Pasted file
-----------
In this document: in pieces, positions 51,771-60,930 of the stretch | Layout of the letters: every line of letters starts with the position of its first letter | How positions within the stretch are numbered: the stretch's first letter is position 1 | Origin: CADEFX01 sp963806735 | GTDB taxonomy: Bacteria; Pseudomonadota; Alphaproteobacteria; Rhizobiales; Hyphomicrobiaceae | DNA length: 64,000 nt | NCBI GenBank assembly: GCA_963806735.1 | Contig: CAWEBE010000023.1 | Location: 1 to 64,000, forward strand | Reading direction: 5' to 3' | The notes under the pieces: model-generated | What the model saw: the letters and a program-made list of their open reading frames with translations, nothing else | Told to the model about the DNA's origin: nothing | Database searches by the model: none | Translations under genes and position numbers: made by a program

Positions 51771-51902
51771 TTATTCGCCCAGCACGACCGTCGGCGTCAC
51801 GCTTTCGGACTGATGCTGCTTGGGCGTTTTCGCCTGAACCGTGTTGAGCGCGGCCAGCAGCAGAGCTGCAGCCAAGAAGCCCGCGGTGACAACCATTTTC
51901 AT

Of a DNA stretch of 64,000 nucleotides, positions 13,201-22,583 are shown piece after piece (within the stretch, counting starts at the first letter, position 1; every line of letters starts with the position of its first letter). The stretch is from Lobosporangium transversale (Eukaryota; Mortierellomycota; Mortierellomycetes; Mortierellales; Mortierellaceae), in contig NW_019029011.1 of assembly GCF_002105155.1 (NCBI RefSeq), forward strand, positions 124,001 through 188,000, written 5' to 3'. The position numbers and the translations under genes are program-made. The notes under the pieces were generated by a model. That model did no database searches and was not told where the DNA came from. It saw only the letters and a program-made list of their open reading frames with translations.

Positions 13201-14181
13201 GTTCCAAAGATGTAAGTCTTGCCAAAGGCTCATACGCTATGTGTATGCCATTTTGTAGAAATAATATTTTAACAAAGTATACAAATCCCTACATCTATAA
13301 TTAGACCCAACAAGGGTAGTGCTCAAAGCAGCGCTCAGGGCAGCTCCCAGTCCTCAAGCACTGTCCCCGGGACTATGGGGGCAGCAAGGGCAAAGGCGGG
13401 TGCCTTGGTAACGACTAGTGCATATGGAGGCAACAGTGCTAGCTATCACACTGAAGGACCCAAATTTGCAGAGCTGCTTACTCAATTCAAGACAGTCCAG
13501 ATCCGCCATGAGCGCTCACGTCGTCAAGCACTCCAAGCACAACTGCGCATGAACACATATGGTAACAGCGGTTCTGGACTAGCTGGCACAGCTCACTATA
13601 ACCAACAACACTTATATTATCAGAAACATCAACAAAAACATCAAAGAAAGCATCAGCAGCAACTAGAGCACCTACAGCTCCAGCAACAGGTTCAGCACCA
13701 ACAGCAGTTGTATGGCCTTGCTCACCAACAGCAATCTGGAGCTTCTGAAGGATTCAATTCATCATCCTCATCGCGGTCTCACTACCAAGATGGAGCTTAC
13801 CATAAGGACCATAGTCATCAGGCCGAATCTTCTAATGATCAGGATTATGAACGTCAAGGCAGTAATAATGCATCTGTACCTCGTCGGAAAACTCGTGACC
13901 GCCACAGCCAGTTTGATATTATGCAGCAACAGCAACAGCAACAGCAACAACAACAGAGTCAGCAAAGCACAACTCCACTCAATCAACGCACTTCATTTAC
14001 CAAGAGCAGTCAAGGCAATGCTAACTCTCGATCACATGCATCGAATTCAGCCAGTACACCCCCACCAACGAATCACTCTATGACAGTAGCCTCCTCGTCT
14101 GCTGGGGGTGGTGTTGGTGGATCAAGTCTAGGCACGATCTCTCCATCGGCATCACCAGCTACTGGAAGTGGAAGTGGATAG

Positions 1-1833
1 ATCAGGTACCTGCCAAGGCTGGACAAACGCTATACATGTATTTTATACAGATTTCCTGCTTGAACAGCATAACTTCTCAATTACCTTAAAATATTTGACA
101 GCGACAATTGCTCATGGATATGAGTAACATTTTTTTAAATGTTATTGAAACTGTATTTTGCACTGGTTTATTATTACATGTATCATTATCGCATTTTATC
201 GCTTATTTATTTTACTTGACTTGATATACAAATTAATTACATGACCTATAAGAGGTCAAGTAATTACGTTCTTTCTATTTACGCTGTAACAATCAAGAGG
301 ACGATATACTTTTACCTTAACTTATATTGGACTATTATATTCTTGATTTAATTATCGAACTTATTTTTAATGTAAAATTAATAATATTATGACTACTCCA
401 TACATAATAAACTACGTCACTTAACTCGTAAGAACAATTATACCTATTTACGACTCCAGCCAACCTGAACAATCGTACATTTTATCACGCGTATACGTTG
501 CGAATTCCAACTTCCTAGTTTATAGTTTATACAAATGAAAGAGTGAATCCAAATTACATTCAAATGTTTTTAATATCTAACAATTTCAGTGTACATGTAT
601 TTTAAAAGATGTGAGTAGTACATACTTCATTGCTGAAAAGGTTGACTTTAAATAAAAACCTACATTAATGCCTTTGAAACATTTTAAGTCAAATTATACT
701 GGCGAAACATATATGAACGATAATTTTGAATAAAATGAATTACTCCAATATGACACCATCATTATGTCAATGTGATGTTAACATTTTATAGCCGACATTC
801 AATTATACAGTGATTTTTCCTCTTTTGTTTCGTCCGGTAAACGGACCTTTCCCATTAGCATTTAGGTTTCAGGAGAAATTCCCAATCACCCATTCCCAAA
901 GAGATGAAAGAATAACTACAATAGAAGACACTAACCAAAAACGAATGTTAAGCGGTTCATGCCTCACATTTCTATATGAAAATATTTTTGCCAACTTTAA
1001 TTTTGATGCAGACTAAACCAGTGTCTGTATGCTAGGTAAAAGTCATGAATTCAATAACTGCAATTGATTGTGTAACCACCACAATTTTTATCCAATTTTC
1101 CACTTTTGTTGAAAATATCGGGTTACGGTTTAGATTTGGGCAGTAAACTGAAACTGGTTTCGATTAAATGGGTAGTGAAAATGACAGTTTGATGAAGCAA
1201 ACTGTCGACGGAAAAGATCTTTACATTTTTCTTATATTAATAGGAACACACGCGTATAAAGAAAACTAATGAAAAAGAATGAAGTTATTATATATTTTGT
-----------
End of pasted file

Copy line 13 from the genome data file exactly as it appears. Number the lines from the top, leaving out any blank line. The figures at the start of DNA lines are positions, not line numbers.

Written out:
13701 ACAGCAGTTGTATGGCCTTGCTCACCAACAGCAATCTGGAGCTTCTGAAGGATTCAATTCATCATCCTCATCGCGGTCTCACTACCAAGATGGAGCTTAC